Landing at Istanbul’s Ataturk Airport earlier this week, one could be forgiven for thinking not much was waiting below. Dense, grey fog enveloping the runway belied the thriving metropolis nearby.
In a way, it was a fitting entrance for the multitude of private equity professionals descending upon the city for PEI’s first annual Turkey Forum – no one was quite sure what they would find, but what they discovered surpassed expectations.
Over the course of two days, non-Turkish delegates voiced surprise over the momentum gathering in Turkey’s private equity market and its sophistication despite its infancy; meanwhile Turkish delegates were overwhelmed by the level of interest registered by regional and global players.
Once you take a closer look, it’s not difficult to see why this “frontier market” is increasingly on the radar of international LPs and GPs. As the conference’s many speakers made plain, Turkey’s large, high-growth economy is ripe for investment, its multitude of companies prime candidates for the operational and financial expertise requisite to expand into new markets. UK-based BC Partners last year led a blockbuster take-private of supermarket chain Migros Turk, while fellow London-based firm Bridgepoint just signed its first Turkish deal, the acquisition of a joint controlling stake in vehicle inspection company Tüvturk. Each purchase ties in strongly to the country’s growing middle class. Said one GP: “All manner of services and retail and the like are going to potentially be growth sectors as the GDP per capita vaults above the $10,000 level – it already is that around Istanbul”, where the level was closer to $20,000.
Turkey’s regulatory system was also lauded by many delegates, largely due to openness on the part of regulators to work with stakeholders and to create a framework in which companies feel they can operate successfully. This openness also seems to be at the core of an organisation that will be increasingly central to private equity deal flow, exits and overall financial market integration: The Istanbul Stock Exchange.
During an onstage interview, the chairman of the exchange, Huseyin Erkan, sought to dispel the perception that ISE resents take-privates, and to confirm that it has a desire to see an increased number of SME exits via IPO. Measures to make either action easier for financial sponsors would meet his support, he told delegates. Listed companies that have had private equity involvement prior to listing tend to outperform comparables, having had stronger operations and governance measures introduced by their financial sponsors, he said.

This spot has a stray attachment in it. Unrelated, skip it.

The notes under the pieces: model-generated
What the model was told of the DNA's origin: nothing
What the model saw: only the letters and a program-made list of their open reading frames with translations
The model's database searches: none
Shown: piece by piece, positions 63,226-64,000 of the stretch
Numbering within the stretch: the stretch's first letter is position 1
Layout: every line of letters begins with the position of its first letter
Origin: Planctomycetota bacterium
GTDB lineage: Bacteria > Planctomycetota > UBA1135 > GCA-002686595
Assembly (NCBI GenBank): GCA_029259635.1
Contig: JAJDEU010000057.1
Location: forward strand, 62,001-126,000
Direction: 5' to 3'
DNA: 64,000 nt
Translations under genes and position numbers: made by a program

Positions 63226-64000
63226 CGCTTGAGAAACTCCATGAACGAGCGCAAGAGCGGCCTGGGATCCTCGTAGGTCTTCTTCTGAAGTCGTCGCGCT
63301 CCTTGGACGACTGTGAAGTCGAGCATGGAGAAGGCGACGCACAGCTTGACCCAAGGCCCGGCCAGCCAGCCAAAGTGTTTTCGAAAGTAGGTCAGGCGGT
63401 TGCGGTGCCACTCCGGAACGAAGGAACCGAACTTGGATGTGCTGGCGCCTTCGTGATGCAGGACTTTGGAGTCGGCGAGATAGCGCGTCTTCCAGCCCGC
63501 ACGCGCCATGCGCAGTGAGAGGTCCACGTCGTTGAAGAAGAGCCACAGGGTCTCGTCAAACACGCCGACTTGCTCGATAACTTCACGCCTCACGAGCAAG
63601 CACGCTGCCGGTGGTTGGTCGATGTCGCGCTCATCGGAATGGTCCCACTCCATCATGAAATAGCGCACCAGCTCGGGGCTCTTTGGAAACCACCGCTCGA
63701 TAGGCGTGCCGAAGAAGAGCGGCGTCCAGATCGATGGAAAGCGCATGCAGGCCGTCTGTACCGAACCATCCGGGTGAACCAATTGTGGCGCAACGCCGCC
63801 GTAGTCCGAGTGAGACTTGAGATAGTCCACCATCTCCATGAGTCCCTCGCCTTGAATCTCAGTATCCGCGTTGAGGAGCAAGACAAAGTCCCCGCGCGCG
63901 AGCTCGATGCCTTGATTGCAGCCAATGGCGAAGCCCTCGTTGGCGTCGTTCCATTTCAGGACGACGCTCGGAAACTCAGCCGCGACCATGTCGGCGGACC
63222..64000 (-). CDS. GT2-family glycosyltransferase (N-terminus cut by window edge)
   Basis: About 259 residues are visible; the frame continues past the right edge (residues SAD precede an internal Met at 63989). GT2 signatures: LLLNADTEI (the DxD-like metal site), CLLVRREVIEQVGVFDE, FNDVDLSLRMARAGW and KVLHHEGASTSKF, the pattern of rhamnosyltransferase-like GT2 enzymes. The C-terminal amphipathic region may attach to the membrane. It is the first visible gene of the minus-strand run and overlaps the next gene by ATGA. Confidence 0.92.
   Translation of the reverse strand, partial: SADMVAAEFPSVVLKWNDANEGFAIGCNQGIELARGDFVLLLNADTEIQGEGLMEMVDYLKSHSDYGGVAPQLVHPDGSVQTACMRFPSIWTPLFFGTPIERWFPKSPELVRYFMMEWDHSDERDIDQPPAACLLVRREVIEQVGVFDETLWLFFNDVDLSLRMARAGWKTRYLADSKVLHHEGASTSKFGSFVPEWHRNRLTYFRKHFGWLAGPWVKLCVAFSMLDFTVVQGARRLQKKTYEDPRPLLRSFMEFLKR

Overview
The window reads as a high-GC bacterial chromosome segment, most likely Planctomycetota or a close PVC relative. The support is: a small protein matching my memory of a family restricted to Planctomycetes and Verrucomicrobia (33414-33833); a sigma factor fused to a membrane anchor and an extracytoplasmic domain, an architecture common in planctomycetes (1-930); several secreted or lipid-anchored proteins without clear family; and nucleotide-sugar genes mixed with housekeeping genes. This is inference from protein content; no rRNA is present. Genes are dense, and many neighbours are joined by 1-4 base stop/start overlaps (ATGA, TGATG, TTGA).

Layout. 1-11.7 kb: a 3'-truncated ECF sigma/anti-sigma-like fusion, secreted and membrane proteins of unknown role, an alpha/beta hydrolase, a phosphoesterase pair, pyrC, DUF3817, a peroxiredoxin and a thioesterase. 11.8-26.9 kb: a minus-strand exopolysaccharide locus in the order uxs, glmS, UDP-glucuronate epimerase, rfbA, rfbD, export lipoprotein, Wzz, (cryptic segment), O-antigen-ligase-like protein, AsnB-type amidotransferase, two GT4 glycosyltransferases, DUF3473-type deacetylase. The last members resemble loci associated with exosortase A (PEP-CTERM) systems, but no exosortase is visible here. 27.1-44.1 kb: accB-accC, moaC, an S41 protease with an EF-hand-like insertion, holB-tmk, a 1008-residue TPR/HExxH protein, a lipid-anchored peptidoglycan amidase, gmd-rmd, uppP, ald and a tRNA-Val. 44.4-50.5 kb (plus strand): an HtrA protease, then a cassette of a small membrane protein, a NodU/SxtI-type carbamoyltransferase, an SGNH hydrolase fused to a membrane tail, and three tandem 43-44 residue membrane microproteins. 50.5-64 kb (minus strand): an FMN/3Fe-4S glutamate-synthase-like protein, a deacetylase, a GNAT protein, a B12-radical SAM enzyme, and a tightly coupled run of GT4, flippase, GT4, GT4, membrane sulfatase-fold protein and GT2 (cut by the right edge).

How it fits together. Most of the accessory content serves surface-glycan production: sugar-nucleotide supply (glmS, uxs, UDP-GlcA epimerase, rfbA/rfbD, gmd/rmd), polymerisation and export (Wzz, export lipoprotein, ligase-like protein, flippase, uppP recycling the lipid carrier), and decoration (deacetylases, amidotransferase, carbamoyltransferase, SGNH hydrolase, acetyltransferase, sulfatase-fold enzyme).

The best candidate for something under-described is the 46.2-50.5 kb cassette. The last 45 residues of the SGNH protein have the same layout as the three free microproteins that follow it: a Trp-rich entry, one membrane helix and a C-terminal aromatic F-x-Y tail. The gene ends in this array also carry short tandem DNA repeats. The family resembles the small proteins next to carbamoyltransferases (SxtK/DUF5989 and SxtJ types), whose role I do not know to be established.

Erkan also revealed an imminent national campaign to educate entrepreneurs and local chambers of commerce on the benefits of public listings and moving companies out of Turkey’s vast “grey economy”. Private equity firms, he said, must be a part of this information campaign, so that Turkish companies understand the various capital raising options available and their benefits.
The education campaign must also extend to the public at large in terms of investing in capital markets. As one delegate pointed out, Turkey has more millionaires than it does residents with brokerage accounts, with 70 percent of the capital invested in the stock market coming from abroad. This, he said, should concern Turkish GPs because based on other markets’ experience, as domestic investment in equities and other securities increases, so too will the numbers of local limited partners for private equity funds.
As PEO argued last week, the involvement of local LPs in emerging markets is crucial not just for fund managers to be able to take part in an anticipated surge in deal activity, but because it bestows an important level of legitimacy and helps weave the asset class successfully into the country’s economic fabric.
This will happen sooner rather than later, judging by the substantial energy and determination displayed by Turkey’s active GPs. Already, they are vigorously tackling the wariness with which entrepreneurs may view private equity investment – a common problem in emerging markets. As one of the country’s most veteran private equity managers told delegates, “There is a Turkish saying … that translates to 'May God never force you to sell your company'. I think we've come a long way.”